Once the terrorist groups attained their aim of propagating the claims of genocide and introducing them into the global agenda by terror, Armenian radicalism moved on to the next stage. The world now had an “Armenian Question” that evoked curiosity and was unexplored. Now it was the time to build a narrative/discourse based solely on emotive Armenian historical narrative on occasion with the use of forged documents/photographs. In order to support this narrative, highly questionable methodology and exaggerated or dubious memoirs were also used.
The word “denial” is used intentionally to prevent opposing discourse and consequently a debate.
The Armenian narrative defines the events of 1915 a priori as “genocide” by putting the historical background and the concrete facts aside and also by completely ignoring the legal aspect. The narrative that revolves around genocide, gives both visibility to the Armenian thesis and also immunity/incontestability by almost canonizing the case.
Adopting the Armenian narrative is imposed as being politically correct, and any opposing approach is branded as “denial “and is suppressed by criminalization. Whereas, in its nature a claim can be questioned yet not “denied”. The word “denial” is used intentionally to prevent opposing discourse and consequently a debate.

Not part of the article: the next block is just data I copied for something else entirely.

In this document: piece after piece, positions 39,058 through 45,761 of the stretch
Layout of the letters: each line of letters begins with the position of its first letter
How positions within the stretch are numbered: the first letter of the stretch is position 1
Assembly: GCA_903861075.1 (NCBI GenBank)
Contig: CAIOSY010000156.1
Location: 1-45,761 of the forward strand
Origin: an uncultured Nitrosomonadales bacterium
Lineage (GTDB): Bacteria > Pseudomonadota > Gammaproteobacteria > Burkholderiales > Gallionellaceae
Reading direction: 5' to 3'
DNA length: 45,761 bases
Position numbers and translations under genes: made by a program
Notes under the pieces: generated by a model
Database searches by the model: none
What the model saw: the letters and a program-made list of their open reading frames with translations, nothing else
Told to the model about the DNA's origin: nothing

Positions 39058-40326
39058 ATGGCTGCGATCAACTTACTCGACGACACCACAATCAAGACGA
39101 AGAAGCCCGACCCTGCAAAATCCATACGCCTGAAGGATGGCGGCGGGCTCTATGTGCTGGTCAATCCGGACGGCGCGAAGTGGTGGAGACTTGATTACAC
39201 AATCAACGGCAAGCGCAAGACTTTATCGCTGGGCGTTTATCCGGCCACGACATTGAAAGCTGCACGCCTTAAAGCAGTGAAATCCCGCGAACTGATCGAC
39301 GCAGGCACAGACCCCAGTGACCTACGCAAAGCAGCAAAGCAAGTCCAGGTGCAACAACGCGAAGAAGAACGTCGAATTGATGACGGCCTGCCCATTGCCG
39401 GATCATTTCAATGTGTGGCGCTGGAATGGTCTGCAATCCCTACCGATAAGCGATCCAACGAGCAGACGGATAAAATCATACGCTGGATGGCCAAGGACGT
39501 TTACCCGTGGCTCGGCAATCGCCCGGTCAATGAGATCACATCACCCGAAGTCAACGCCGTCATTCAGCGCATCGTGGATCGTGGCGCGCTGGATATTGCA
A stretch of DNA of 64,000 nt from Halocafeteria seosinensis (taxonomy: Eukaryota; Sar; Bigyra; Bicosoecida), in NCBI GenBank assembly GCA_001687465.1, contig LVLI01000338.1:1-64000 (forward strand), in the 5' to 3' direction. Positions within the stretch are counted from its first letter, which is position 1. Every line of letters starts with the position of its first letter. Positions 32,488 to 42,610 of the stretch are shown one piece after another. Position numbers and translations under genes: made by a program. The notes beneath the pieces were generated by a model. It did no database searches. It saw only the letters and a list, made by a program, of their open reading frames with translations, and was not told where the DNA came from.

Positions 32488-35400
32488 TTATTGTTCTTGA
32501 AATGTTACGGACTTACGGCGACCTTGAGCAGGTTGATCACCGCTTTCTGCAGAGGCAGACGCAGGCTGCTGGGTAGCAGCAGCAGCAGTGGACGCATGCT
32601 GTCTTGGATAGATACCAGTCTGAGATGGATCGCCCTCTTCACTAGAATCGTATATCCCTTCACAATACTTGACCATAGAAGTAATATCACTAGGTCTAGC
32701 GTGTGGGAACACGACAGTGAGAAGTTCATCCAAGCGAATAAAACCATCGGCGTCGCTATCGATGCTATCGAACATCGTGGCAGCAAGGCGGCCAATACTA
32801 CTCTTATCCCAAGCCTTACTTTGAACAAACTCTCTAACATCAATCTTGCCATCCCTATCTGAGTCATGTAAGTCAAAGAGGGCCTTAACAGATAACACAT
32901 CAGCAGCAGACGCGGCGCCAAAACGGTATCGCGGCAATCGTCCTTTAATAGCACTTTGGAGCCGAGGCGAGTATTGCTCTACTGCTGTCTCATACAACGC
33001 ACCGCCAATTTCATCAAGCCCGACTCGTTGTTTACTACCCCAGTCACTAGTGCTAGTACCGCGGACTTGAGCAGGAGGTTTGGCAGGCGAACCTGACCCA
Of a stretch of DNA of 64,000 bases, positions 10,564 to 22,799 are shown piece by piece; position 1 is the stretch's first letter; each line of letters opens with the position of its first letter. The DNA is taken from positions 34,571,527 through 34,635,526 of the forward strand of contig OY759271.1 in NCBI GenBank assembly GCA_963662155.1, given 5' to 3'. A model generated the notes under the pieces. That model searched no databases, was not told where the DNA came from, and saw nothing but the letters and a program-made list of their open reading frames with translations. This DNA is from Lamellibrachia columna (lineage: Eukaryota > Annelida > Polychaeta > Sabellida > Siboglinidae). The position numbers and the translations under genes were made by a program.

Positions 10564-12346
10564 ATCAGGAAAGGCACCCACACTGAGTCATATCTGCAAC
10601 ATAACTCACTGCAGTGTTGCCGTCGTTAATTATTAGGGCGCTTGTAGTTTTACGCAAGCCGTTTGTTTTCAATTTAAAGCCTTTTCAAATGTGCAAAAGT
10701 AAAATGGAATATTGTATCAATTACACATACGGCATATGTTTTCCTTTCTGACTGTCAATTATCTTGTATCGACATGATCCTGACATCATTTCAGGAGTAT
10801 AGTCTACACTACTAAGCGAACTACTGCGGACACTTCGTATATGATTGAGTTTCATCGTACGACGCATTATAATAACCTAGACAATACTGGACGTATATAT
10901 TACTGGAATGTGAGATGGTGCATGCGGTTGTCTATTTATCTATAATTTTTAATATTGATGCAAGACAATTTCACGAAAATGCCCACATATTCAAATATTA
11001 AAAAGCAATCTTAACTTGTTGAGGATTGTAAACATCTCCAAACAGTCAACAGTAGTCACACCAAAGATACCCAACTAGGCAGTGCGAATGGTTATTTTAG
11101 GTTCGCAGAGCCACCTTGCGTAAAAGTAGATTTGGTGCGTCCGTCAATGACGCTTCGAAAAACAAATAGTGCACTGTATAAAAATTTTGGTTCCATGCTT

The radical Armenian circles published countless documents centering on the Armenian discourse and presented the 1915 events to the global audience from their one-sided view. Many of these publications are in fact different versions of a few questionable main sources.
Many of the descendants of the victims of the events of 1915 and the following years –especially those in the Armenian diaspora – construct that identity around the perception that their community has been the victim of genocide.
The “genocide” claim is often used as a political tool in the hands of the politicians to their political goals.
Turkey does not deny that Armenians suffered terribly and many lost their lives. The deaths of millions of Ottoman Muslims in the same era, so often ignored in Western historiography does not constitute a reason for condoning or belittling the deaths of Armenians. “Fire burns the place where it falls”.
However, insisting on genocide as the only way to define the events of 1915 by ignoring historical facts, the wartime conditions and the law is an inappropriate way to honor the memory of lives lost. It also prevents Turks and Armenians from getting together to reconcile.
To accept Armenian views unequivocally, in order to demonstrate solidarity with this group that has experienced past suffering, ignores the grievances that were experienced by other nations and demonizes Turks unfairly.